Ben’s class were cutting up number tracks. First they cut them into twos and added up the numbers on each piece. What patterns could they see?
48 is called an abundant number because it is less than the sum of its factors (without itself). Can you find some more abundant numbers?
There is a clock-face where the numbers have become all mixed up. Can you find out where all the numbers have got to from these ten statements?
Can you order the digits from 1-3 to make a number which is divisible by 3 so when the last digit is removed it becomes a 2-figure number divisible by 2, and so on?
Can you work out the arrangement of the digits in the square so
that the given products are correct? The numbers 1 - 9 may be used
once and once only.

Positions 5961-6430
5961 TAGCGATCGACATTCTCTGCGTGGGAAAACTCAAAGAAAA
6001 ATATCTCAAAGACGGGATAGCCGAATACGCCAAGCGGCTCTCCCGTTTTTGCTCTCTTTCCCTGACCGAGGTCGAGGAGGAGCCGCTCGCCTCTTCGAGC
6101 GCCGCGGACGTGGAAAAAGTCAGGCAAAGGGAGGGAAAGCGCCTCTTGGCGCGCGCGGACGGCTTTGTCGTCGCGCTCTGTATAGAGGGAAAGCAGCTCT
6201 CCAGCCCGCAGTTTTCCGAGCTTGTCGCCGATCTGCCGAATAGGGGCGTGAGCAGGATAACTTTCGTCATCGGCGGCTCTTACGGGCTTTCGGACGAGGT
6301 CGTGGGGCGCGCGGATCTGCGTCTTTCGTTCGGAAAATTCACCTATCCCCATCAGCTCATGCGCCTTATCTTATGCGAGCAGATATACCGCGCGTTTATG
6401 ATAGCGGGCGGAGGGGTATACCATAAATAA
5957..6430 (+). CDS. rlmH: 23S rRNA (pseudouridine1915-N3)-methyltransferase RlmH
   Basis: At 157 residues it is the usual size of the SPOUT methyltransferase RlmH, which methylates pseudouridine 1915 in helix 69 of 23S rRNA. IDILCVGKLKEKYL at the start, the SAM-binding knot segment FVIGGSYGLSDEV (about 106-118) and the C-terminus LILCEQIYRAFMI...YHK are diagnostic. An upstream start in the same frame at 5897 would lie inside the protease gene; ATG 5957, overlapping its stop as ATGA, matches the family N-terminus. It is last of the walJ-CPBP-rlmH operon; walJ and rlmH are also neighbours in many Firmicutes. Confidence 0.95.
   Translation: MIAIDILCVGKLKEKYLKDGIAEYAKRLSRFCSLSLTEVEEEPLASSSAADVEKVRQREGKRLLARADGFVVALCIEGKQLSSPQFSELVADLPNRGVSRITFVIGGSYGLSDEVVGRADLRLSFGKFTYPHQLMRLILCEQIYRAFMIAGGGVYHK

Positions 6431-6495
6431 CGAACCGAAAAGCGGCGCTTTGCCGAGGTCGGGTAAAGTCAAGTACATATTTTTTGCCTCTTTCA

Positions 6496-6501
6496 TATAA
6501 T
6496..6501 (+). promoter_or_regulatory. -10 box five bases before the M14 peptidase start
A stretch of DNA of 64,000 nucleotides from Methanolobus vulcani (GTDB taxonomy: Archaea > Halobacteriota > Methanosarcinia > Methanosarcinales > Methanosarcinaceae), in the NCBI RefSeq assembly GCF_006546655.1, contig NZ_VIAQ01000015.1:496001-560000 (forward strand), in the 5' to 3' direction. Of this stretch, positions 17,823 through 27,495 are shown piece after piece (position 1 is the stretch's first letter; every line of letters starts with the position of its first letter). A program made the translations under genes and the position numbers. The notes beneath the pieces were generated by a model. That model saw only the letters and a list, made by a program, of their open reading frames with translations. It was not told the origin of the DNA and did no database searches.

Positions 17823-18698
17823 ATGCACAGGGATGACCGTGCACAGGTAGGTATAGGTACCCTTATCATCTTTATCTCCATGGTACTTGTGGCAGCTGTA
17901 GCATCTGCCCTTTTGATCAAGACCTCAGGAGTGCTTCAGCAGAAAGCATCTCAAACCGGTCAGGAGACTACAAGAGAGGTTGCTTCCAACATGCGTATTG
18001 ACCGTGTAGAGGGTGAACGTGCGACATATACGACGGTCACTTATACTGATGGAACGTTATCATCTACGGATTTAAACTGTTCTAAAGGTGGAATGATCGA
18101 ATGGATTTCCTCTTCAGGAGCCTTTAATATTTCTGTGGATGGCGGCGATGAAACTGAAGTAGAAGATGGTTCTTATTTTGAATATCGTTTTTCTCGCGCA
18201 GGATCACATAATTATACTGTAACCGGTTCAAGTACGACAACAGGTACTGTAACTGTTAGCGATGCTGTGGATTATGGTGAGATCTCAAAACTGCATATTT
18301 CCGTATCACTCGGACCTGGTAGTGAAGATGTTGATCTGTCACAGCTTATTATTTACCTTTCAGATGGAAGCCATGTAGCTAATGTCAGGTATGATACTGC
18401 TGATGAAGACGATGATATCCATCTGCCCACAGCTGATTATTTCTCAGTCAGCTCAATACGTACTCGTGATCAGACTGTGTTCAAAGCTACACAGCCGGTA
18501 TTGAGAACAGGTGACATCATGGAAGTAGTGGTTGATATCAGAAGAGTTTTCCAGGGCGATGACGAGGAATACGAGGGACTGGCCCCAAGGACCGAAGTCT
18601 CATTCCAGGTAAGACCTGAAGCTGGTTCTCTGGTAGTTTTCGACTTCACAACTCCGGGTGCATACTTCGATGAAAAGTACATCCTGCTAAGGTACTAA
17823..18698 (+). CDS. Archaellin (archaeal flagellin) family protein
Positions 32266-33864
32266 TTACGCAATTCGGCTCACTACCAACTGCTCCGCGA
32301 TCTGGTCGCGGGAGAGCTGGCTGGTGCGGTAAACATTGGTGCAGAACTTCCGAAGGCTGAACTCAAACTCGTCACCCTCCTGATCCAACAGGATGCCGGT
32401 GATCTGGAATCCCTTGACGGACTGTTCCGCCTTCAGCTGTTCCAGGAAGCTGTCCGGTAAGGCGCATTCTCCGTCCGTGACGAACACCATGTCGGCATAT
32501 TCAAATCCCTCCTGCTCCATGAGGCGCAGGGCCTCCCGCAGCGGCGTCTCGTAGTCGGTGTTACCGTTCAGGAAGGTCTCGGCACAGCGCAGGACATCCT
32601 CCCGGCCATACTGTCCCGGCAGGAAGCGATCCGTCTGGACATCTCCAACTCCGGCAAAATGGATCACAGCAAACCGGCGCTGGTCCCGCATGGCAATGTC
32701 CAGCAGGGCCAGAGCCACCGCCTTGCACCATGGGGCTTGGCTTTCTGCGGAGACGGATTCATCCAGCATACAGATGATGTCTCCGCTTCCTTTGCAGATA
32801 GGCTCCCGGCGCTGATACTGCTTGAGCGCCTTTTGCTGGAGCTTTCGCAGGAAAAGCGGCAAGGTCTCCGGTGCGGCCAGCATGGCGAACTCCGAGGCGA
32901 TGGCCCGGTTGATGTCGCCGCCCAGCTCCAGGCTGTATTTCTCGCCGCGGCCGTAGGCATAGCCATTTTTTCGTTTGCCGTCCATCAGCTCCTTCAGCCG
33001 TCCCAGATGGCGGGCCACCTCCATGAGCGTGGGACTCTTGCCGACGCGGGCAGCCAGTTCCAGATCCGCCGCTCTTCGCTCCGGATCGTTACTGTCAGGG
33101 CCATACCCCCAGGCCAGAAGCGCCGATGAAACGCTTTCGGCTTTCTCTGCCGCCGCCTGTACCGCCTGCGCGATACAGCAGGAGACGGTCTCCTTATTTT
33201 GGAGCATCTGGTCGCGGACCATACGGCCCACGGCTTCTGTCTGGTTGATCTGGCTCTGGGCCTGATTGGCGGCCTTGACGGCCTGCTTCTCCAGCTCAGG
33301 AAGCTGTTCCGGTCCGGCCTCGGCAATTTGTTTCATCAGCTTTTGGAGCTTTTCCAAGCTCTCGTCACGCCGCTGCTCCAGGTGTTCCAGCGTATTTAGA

What is the lowest number which always leaves a remainder of 1 when
divided by each of the numbers from 2 to 10?
Look on the back of any modern book and you will find an ISBN code. Take this code and calculate this sum in the way shown. Can you see what the answers always have in common?
The Scot, John Napier, invented these strips about 400 years ago to
help calculate multiplication and division. Can you work out how to
use Napier's bones to find the answer to these multiplications?
Find out what a Deca Tree is and then work out how many leaves
there will be after the woodcutter has cut off a trunk, a branch, a
twig and a leaf.
56 406 is the product of two consecutive numbers. What are these
Can you fill in this table square? The numbers 2 -12 were used to generate it with just one number used twice.